‘Trade war with US the first of many for UK post-Brexit’, Leo
BRITAIN will find itself in more trade wars with the United States when it leaves the EU, the Taoiseach said in Estonia yesterday, warning that the Bombardier row was only the start.
The US has slapped huge tariffs on aircraft wings made in Belfast by the Canadian company after a complaint by Boeing. Over a thousand jobs in Northern Ireland depend on Bombardier operations.
‘I think it may well turn out to be a lesson for the United Kingdom,’ said the Taoiseach when asked about the feud, which has led to condemnation and a threat of retaliation from Canadian prime minister Justin Trudeau.
‘When the Brexit referendum went through, and certainly in the months since then, there has been a lot of talk about the UK being able to conclude separate trade agreements,’ Mr Varadkar said.
‘Now we are talking about a trade war between the United States and the United Kingdom. What I think it demonstrates is that every country in Europe is a small country – the United Kingdom isn’t even in the top 20 countries in the world in terms of population, and Germany is eighteenth.
‘We are actually stronger together, and that is something they need to consider. It is a hint of what Britain might face outside the European Union,’ he told RTÉ Europe correspondent Tony Connelly.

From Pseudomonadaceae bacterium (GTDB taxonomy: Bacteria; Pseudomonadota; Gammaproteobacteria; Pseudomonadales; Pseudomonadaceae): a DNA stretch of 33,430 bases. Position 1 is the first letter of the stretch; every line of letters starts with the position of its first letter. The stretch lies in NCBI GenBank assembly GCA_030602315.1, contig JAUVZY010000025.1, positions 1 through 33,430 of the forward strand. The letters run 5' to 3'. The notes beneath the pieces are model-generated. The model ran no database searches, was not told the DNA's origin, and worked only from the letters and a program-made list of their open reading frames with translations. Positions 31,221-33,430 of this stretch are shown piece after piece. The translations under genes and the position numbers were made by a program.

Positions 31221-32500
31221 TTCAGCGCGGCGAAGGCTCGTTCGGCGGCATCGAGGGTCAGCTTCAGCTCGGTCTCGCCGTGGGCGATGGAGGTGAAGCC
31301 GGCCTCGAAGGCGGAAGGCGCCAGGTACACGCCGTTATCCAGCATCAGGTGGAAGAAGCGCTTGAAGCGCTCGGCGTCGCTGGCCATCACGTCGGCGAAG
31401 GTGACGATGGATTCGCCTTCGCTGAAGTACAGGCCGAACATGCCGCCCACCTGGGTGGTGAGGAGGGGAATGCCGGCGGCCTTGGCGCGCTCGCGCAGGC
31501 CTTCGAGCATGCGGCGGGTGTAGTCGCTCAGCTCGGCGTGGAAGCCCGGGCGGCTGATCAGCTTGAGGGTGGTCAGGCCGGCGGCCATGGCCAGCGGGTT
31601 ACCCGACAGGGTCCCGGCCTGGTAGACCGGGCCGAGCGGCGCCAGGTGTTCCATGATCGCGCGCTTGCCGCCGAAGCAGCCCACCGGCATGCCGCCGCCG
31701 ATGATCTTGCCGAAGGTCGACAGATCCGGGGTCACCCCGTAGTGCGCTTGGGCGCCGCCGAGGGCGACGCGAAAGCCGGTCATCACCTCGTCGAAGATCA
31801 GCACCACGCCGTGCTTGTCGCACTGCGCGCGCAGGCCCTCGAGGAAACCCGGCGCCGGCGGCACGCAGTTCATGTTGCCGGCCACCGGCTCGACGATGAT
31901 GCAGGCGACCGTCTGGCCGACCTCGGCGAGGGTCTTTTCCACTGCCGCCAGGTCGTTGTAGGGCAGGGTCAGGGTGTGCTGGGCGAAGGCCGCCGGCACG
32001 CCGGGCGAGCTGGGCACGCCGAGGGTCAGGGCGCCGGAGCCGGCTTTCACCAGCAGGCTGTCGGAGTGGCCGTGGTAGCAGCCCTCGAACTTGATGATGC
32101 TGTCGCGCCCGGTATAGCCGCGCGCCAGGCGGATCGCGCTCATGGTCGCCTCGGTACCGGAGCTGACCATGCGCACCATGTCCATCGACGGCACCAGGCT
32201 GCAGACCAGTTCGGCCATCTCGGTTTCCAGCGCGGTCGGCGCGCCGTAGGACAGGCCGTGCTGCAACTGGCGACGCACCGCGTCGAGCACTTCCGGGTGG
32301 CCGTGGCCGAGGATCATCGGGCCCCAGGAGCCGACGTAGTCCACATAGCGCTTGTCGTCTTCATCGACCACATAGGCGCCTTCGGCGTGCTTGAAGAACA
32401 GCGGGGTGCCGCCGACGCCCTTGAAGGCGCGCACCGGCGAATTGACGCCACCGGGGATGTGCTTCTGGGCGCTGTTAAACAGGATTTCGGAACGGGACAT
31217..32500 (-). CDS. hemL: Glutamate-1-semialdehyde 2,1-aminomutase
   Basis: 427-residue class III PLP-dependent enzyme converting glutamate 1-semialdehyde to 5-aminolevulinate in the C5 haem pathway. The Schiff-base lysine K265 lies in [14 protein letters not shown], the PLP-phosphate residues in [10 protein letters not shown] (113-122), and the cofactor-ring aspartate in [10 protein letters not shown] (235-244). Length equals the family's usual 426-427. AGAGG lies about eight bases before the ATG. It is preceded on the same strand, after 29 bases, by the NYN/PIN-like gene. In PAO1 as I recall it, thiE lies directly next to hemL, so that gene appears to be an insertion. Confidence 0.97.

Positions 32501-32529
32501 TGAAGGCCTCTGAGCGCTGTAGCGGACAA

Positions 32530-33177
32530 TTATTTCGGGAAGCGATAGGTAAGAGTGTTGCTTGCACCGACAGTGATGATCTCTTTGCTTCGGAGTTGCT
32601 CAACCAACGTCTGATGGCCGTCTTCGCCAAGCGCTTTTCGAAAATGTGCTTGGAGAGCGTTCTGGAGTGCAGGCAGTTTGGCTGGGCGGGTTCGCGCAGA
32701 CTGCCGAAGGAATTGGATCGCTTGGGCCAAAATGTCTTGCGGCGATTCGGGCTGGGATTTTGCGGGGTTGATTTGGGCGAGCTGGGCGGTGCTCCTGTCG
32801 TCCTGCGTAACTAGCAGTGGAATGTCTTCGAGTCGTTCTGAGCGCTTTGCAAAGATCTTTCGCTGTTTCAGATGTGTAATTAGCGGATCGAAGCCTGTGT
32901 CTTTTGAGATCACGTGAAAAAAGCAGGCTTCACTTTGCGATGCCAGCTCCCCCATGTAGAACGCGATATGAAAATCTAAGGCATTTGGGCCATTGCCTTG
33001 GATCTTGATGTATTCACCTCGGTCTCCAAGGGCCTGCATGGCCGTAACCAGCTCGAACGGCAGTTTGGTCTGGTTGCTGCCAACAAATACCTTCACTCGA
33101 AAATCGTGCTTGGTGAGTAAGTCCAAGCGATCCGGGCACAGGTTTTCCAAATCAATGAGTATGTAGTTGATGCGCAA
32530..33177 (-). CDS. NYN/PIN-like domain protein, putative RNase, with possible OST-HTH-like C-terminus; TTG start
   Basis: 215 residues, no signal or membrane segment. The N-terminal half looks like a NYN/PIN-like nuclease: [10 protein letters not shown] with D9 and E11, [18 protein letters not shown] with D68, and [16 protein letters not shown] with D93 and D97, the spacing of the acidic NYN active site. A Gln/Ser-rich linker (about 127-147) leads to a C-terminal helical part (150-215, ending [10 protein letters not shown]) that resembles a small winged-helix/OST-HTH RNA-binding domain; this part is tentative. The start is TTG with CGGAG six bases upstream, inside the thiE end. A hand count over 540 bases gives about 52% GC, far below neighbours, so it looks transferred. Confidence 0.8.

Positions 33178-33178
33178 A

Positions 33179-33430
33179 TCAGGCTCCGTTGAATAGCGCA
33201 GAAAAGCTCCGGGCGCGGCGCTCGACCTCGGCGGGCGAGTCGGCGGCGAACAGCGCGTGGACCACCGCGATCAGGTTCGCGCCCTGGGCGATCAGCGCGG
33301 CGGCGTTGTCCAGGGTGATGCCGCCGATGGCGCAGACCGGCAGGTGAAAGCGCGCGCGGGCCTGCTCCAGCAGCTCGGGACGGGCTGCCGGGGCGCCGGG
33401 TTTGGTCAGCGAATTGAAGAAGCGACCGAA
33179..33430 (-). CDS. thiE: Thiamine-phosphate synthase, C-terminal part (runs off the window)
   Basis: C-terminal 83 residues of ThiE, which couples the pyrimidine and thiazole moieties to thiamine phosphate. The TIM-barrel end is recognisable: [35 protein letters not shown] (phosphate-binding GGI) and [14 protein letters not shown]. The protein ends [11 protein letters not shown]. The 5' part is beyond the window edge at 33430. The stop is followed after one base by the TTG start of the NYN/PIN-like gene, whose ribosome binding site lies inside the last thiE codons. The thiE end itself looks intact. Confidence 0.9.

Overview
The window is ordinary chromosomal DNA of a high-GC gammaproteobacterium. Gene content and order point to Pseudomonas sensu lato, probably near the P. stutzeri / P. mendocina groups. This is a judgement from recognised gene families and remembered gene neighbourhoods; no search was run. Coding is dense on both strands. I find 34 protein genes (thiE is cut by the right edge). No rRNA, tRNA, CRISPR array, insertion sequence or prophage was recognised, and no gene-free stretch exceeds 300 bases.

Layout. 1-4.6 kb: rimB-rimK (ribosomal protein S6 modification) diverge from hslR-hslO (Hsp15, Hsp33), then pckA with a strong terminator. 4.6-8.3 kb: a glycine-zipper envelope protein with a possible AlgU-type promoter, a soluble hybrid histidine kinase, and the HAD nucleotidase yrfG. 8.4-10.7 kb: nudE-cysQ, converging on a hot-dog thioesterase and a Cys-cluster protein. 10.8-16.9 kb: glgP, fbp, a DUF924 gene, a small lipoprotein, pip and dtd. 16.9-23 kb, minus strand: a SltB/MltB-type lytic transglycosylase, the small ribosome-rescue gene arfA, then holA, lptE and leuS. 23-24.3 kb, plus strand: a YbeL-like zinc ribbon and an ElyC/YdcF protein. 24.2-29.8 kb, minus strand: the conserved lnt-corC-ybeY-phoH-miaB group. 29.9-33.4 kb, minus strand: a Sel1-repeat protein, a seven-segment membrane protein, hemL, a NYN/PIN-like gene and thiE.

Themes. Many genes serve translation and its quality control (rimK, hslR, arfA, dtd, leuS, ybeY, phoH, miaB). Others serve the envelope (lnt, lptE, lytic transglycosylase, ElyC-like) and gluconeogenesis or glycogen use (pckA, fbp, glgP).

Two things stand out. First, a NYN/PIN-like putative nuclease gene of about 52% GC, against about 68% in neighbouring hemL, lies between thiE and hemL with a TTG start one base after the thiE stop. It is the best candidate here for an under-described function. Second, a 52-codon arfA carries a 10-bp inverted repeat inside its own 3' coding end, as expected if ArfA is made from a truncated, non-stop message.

However, Mr Varadkar said that on the wider question of Brexit that there was now ‘a better vibe in negotiations’ following British prime minister Theresa May’s speech in Florence last week.
But he said that a lot of work remained to be done and that not enough progress has been made by Britain on the outstanding questions from phase one of talks.
‘It’s still very evident that there’s more work to be done. We’re not yet at the stage where we can say that sufficient progress has been made to allow us to talk about the new relationship and trade,’ he said.
‘I don’t think we’ll be able to make that call until much later in the month,’ he added.
Mr Varadkar has said there is a better mood and better ‘vibe’ coming out of the Brexit negotiations, but it was still ‘very evident’ that a lot more work had to be done.
The Taoiseach was speaking as he attended an informal summit of European Union leaders in the Estonian capital Tallinn.
Asked by Sky News yesterday about EU Commission President Jean Claude Juncker’s view that ‘it would take a miracle’ for the United Kingdom to progress to the second round of Brexit talks, Mr Varadkar commented: ‘In politics sometimes miracles do happen.’
‘We are actually stronger together’
Warning: Taoiseach Leo Varadkar